5. Virtually the same position arises in the instant case. The parties agreed under the solenama that there will be a lease for five years and the appellant continued in possession. As no document was executed and registered, as contemplated by the solenama, no lease was created. This, however, did not mean that the appellant, by virtue of Section 53-A or any other provision of law began to hold the premises as a tenant from month to month. Such a tenancy was neither created by the agreement of parties nor by operation of law. All that happened was that the appellant's possession was protected and the respondents were estopped from disturbing the possession of the appellant for a period of five years as agreed upon by the solenama. During that period, the appellant could put forward the incomplete agreement as a shield to protect him from eviction by the respondents. There was, however, no tenancy created either from month to month or at all. In other words, the right of the appellant to remain in possession did not confer upon it the status of a tenant, but an equitable right was created by Section 53-A of the T. P. Act to protect its possession. This right came to an end upon the expiry of five years. The estoppel only continued as long as the solenama allowed it to continue. After that the appellant was defenceless. Coming now to the provisions of the West Bengal Premises Tenancy Act, 1956 we find that a 'tenant' has been defined to be a person by whom or on whose account or behalf, the rent of any premises is payable and also any person continuing in possession after the termination of his tenancy. In other words, where there is a contract of tenancy, and after the termination of the tenancy the tenant continues in possession, he acquires the status of a statutory tenant and is protected by the provisions of the said Act. But the continuation of possession after the expiry of the tenancy must be a continuous process. In other words, between the expiry of the tenancy and the continuance of possession, there must be no hiatus, there should be no period during which the tenant lost his possession or was holding possession not as a tenant but under some other right. It must obviously be so, because if there is a hiatus between the point of time when the contractual tenancy terminated and the statutory tenancy commenced, during which the tenant did not occupy the position of a tenant, then he cannot be said to be 'continuing in possession after the termination or his tenancy' as a tenant, in terms of Section 2(h) of the West Bengal Premises Tenancy Act, 1956. To put it in another way, a contractual tenant upon the termination of his tenancy becomes a statutory tenant if he continues in possession. But between the contractual tenancy and the statutory tenancy there cannot be a blank period during which he is either not in possession or holds possession in some other right but not as a tenant. Where his right springs from Section 53-A of the T. P. Act, as has been explained above, it is not a tenancy right at all, and even the fact that he has paid rent during the period, does not matter. It does not make him a tenant. His right is merely an equitable right based on estoppel, which prevents the landlord from evicting him. According to the Bench decision cited above, the appellant in this case did not become a tenant from month to month because the agreement contemplated under the solenama was not executed or registered. During the five years contemplated by the solenama, the appellant was in possession neither as a contractual tenant nor as a statutory tenant, but as a person entitled to be protected by the provisions of Section 53-A of the T. P. Act as long as the solenama permitted it. That being so, it must be held that the appellant is not protected by the provisions of the West Bengal Premises Tenancy Act, 1956. After the expiry of the said term, the position of the appellant was merely that of a trespasser and a trespasser cannot maintain a suit for a declaration of a tenancy right or for an injunction. Reference has been made before us to a Supreme Court decision Ram Kumar Das v. Jagdish Chandra Deo, : 1SCR269 . In that case, the facts were as follows: The property in suit was a plot of land in village Jugselai in the district Singhbhum. In 1913 the father of the defendant by a registered Patta took lease of about 31 bighas of land from the Prodhan for purposes of cultivation. Later on, suits were filed claiming title to the estate, in which the land in dispute was situated, and in such proceedings a Receiver was appointed by the High Court at Patna. In December 24, the defendant executed a registered kabuliyat in favour of the Receiver by which he purported to take settlement of the land in suit for a period of ten years at a rental of Rs. 46/- per annum and a selami of Rs. 250/-. The defendant made two payments of the annual rent but made no other payments. The plaintiff's title to the entire estate was declared in 1927 and in April 1937, the plaintiff brought a suit for ejectment after serving a notice to quit. This suit ended in 1942 when the High Court declared that the notice to quit was defective and the suit should be dismissed. On 18th July, 1942, the plaintiff again served a notice to quit on the defendant asking him to vacate the land on the 7th August following. As the defendant refused to give up possession a suit was brought in July, 1943. No question of Section 53-A of the T. P. Act was involved. The only point discussed was as to whether on the facts the tenancy of the plaintiff was one from month to month or from year to year, upon an interpretation of Section 106 of the T. P. Act. Mukherjea, J., proceeded on the assumption that although the parties might have attempted to create a lease for ten years no operative lease came into existence. It was admitted that the defendant remained in possession of the land belonging to the plaintiff with the permission of the Receiver who represented the plaintiff's estate, and paid rent to the latter. It was further admitted that the plaintiff accepted these payments as rent. The learned Judge held that from these facts a tenancy could be fairly presumed. The only point for determination was as to what was the duration of the tenancy. It is one thing to say that a contract of tenancy having become invalid by reason of Section 107 of the T. P. Act, the tenant was continuing in possession and maintaining his rights by virtue of Section 53-A and it is quite another thing to say that the parties entered into a fresh contract of tenancy. If the parties entered into a fresh contract of tenancy, there is no scope for the operation of Section 53-A. It was held in the Supreme Court decision that from the admitted facts, the inference was that the parties had entered into a fresh agreement of tenancy. The only question was whether that contractual tenancy was to be deemed as one from month to month or from year to year. It was held that it was a tenancy from month to month. Therefore, this decision does not affect the problem that arises in the present case, or throw any light thereon.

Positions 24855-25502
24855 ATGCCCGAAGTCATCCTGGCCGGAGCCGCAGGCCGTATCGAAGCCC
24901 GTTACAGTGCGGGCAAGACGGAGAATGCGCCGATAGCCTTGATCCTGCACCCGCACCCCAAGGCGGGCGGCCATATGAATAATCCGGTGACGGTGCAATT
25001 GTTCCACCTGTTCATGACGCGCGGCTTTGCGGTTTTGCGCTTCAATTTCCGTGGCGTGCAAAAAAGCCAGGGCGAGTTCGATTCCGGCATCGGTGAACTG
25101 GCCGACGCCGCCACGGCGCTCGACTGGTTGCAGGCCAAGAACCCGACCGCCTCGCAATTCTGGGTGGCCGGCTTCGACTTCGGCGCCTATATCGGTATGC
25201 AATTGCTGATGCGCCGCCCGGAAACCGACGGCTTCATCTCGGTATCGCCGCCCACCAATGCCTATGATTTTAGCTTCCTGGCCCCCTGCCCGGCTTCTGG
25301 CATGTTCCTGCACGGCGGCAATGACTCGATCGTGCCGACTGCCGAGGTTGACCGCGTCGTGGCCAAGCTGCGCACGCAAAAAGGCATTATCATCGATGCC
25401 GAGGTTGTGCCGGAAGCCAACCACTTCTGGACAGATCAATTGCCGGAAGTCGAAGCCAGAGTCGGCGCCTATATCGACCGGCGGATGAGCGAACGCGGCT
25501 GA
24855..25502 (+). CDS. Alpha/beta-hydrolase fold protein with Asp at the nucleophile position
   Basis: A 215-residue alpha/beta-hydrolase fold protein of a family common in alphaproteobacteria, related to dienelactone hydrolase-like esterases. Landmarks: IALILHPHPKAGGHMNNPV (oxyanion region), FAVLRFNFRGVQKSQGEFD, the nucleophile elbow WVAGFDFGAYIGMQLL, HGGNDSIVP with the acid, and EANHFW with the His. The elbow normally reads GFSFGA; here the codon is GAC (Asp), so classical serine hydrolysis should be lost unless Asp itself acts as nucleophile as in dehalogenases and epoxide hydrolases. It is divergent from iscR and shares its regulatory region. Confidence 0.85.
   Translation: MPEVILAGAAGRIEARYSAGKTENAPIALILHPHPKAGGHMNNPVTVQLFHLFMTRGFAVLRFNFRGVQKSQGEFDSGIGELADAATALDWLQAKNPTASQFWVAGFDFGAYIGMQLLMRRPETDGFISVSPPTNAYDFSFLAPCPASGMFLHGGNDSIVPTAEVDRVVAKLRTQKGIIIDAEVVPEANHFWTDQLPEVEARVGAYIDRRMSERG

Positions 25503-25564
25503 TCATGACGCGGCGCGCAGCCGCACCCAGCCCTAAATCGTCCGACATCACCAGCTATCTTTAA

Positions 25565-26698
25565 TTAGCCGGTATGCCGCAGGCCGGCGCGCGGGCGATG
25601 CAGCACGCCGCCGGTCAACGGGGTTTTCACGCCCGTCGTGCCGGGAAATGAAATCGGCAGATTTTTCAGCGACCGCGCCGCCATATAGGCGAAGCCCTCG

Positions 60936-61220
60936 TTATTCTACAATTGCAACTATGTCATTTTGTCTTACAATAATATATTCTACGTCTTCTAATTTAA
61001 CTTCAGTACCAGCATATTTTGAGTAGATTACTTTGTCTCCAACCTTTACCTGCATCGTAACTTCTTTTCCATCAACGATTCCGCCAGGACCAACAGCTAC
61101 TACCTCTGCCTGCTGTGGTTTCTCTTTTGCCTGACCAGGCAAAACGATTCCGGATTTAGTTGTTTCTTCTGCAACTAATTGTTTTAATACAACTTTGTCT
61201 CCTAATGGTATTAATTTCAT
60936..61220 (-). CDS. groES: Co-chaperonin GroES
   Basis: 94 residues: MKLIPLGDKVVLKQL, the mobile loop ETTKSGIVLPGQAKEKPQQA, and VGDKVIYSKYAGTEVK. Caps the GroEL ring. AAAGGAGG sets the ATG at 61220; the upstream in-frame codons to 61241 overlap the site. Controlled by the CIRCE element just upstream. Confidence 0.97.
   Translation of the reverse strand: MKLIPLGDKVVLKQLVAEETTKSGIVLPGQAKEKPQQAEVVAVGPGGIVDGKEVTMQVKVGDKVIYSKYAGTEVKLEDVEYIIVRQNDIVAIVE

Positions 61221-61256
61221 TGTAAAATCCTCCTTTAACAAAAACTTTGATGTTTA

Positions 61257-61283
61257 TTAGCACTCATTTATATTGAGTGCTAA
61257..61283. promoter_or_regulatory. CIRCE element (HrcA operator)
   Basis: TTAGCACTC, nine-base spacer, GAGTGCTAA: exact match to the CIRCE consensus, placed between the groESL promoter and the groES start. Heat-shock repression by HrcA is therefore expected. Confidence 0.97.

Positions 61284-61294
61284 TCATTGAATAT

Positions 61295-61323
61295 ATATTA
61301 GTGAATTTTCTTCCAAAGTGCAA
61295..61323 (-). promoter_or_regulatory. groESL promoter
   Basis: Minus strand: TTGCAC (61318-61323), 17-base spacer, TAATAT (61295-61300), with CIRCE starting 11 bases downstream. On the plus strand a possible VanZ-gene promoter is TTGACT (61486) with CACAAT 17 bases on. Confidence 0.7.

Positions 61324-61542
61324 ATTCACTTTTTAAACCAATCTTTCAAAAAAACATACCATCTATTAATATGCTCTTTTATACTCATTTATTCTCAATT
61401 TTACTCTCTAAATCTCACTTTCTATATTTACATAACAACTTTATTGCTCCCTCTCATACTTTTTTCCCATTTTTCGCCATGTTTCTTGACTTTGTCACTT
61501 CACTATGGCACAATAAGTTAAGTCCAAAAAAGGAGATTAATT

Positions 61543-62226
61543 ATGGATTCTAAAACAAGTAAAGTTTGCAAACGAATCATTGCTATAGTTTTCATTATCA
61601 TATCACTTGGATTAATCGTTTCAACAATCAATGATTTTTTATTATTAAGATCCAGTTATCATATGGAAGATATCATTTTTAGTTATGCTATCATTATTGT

6. For the reasons aforesaid we must come to the conclusion that the decision of the learned District Judge was right and the appeal fails and must be dismissed with costs.
A.C. Sen, J.
7. I agree.